How to Sue a Dog Owner Over a Dog Bite

Updated February 21, 2017

When you've been bitten by a dog or a dog has bitten an animal of yours, serious damage can occur. While you may not want to sue the dog owner over the bite, sometimes this becomes the only way to be compensated for the death of beloved animal or to cover the costs involved in treating a dog bite.

Write down the name and telephone number of the dog owner and any witnesses. You may need to contact witnesses to confirm your information in the lawsuit. If possible, write down addresses as well.

Get the dog bite treated, depending on the severity of the bite. If your animal has been bitten even mildly, it's safest to get her to a vet. Keep records, including copies of the medical bills and any photos of the bite. Most dog-bite statutes cover all dog-inflicted injury, not just bites.

Report the incident to the police or animal control. If the animal is still at large, do this first. You can also check with your local animal control department to see if there are any records for prior attacks or if the dog has been labeled dangerous.

Know your state's statutes for dog bites. To sue, a few states require you to prove that the owner did something wrong or was negligent. Make sure that you were in a place you were allowed to be, that you know for sure who the owner of the dog is and that you didn't provoke the dog bite.

Sue in small-claims court. You may be limited on the amount of money you can get from a dog owner, but you won't necessarily have to hire a lawyer or pay higher filing fees for civil court. You can buy a copy of "Everybody's Guide to Small-Claims Court" by Ralph Warner online at Nolo's website. You should also check with your state to see if it has free publications that tell you how and when to file papers, how to schedule a court date and what other rules and regulations you must follow.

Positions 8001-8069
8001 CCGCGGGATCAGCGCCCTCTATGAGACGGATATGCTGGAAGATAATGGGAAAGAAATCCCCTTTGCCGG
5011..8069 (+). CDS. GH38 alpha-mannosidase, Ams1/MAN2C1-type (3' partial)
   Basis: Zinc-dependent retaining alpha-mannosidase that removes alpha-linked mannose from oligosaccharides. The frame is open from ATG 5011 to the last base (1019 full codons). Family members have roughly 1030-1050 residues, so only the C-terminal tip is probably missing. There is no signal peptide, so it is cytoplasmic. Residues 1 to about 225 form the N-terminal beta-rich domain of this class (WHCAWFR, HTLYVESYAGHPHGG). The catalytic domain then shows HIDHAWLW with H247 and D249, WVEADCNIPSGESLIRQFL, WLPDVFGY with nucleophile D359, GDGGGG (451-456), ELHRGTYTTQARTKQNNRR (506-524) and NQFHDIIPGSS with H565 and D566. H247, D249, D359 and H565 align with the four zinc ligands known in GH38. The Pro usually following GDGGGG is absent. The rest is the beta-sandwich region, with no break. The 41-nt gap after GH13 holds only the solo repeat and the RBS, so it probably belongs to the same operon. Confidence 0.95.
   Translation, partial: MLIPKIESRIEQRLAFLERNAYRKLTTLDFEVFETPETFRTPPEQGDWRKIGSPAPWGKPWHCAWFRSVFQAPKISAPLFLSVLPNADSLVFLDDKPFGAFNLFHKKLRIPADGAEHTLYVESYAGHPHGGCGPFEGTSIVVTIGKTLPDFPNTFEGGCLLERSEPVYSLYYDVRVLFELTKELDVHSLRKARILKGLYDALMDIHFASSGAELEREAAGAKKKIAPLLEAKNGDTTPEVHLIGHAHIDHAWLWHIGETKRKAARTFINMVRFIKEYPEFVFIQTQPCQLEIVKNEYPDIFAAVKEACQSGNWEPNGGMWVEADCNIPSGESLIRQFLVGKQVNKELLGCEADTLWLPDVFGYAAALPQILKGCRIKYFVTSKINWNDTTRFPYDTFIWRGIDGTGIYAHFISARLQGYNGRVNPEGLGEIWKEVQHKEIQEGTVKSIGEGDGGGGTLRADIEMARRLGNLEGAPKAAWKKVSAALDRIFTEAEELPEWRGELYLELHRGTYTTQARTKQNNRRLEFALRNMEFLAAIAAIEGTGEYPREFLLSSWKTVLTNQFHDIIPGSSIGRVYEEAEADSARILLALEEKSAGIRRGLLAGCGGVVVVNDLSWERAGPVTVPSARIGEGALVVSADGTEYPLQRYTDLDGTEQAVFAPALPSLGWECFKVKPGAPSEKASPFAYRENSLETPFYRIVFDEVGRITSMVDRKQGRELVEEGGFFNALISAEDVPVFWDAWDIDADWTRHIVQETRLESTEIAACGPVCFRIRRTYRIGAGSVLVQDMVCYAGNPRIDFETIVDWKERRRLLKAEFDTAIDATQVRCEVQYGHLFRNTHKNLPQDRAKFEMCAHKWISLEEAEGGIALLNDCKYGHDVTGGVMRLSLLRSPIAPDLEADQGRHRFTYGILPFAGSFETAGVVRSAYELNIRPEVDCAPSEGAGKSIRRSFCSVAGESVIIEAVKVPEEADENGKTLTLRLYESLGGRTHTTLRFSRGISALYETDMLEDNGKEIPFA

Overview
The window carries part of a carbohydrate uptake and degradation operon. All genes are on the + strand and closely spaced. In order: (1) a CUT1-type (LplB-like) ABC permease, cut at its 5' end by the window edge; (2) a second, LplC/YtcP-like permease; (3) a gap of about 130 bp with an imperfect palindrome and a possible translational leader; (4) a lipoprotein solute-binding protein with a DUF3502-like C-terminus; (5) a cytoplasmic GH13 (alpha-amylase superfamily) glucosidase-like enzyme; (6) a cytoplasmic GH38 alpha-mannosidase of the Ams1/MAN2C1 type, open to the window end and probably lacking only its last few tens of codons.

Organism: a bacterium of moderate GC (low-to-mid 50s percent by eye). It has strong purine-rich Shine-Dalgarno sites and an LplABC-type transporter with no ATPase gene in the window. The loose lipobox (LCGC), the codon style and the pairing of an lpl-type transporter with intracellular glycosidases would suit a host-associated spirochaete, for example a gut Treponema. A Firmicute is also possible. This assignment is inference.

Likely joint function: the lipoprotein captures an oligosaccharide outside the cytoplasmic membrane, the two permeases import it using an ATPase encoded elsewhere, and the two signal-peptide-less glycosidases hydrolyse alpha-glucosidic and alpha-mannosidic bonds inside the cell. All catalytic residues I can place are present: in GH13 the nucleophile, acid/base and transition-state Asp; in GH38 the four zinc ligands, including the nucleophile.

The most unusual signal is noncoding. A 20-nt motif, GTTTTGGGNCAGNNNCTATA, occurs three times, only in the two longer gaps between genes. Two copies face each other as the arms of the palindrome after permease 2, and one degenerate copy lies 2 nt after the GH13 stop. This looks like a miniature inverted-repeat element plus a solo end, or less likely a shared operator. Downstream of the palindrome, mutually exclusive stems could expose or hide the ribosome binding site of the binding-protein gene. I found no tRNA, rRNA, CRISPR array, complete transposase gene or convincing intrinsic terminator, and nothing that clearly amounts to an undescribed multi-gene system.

Talk with a lawyer. Depending on the extent of the injury caused by a dog, you may need to sue in civil court. You should talk with a lawyer to find out your options as well as the cost involved in moving the lawsuit from small-claims. If you decide to move ahead, you may need to hire the lawyer to represent you.


Getting a picture of the dog that bit you may help your case in small-claims court.


You need to know what you must do before taking a case to small-claims court. For example, some states require that you send a letter of demand to the owner of the dog that bit you before you file papers.

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